Saturday, June 11, 2011

Thoughts on Communication

Everyone else may share my struggles with communication, but I don't communicate with people often enough to cease posting about it. I should rephrase that latter bit. I don't communicate with people well enough to cease posting about it.
Sidenote: Apples and oranges. "Former" would refer to the apples while "latter" would refer to the oranges. Just mentioning this because I've noticed former/latter confusion lately.
As of now I think my communication struggles stem from my early teens. Big surprise. I used to be so sensitive that I'd get teary from being told by a teacher to correct an assignment or I'd laugh for far too long and when I felt nervous. I hated my emotions being so obvious and swift to be expressed. I also hated how what I said affected others. I felt painfully awkward, so I held all emotions, thoughts, and opinions back. It took a while to quiet them and I never was completely happy with my expression. I felt ignored sometimes and too loud at others. The imbalance disturbed me.
Now, I prefer to observe, but I recognize the importance of sharing. I think relationships are based on the stream of consciousness moving conversations into connection-forming territories. I wish I were better at this. I'm trying. My setbacks involve diction and consequences. They manifest in how I think about conversations all the time. I agonize over simple things like asking my aunt to get yogurt for a mask (thoughts: What if it doesn't work? What if she's heard that yogurt is terrible for acne? How should I ask? Should I wait until I know she's going to the store? Do I need to walk to the living room or should I text her my request?). I've done this since I was little. I used to lay in bed wondering when I should risk waking my dad up to get a glass of water or what I'd say if I did wake him up. Silly, huh?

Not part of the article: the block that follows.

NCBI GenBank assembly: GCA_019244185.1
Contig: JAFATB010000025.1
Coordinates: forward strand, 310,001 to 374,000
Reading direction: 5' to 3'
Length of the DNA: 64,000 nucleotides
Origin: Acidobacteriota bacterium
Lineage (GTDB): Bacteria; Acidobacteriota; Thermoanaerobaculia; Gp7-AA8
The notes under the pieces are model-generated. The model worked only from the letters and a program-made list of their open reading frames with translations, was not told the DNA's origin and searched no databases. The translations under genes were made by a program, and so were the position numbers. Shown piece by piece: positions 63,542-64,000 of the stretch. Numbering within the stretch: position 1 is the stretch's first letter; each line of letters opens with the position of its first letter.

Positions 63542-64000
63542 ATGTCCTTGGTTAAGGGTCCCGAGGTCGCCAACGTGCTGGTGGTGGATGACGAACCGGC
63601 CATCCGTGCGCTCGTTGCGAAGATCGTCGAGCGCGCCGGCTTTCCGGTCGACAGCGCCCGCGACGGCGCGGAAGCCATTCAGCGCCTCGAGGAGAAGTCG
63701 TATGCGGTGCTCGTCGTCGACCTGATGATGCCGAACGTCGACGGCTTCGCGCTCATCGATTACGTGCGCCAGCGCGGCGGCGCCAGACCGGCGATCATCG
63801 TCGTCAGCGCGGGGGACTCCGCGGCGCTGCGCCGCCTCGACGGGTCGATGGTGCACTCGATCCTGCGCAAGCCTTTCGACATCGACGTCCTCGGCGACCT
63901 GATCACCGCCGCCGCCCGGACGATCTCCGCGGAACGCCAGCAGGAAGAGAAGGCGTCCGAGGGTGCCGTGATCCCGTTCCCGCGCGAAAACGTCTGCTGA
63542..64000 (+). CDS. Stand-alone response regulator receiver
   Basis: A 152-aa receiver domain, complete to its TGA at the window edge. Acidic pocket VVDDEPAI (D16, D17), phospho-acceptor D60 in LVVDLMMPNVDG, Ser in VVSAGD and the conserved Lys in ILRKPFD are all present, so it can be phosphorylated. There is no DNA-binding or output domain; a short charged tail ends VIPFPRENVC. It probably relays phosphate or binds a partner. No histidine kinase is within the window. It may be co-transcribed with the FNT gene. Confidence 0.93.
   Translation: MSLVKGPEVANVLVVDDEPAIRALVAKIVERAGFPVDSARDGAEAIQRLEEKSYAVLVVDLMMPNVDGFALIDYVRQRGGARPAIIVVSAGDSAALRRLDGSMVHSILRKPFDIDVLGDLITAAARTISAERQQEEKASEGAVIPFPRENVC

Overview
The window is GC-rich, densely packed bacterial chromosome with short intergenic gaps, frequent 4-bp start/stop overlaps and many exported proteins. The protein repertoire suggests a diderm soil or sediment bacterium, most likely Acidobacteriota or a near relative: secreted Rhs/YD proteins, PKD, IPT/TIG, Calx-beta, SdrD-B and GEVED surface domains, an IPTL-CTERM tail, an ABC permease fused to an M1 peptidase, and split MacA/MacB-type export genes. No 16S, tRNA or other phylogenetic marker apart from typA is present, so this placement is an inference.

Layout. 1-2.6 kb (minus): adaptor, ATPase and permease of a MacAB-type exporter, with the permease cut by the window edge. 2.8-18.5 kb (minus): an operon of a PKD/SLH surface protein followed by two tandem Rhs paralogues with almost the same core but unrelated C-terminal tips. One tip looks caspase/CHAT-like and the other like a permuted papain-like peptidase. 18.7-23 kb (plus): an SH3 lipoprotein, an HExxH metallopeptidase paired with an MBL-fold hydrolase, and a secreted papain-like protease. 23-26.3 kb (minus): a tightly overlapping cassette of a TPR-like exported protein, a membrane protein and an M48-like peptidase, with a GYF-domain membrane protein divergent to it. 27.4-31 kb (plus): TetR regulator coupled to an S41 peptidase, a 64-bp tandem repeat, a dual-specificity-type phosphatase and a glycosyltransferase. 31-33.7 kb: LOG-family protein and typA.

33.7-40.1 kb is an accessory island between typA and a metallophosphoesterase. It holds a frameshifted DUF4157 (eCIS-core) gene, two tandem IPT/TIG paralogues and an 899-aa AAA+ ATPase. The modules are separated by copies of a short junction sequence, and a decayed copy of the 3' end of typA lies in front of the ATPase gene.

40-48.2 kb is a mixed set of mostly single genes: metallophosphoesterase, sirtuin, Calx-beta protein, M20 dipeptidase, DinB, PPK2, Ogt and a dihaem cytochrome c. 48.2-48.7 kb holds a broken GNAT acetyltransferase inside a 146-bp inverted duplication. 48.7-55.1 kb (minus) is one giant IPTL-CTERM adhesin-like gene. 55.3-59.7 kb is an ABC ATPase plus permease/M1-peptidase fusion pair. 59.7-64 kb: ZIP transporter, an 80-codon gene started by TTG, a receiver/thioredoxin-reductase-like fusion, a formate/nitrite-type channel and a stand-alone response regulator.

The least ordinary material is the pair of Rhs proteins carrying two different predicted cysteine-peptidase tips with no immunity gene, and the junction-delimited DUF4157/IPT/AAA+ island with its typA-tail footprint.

I'm working on letting conversations happen. If my thoughts or emotions are inappropriate, I can do my best to cut my losses and learn from my mistakes. Coming up with responses for scripted scenes in my head doesn't help real conversations flow properly. Those closest to me deserve to know how much I love them and how much I want to be honest with them with my words and reactions to what they're sharing with me.  I'm not sure that honesty is a thought. It seems like a pure, spontaneous action to me.
I think trust is in there somewhere. I'm not sure how to weave it in, so I'll say that I think trust is a necessary risk.
Well, I don't know how far I've come since I posted about social anxiety, but I feel like I'm on the right track. Learning about people seems to be a lifelong universal struggle. I wish I had a more complete ending to this post. Oh, well.
Until the next post, and as always, take care.

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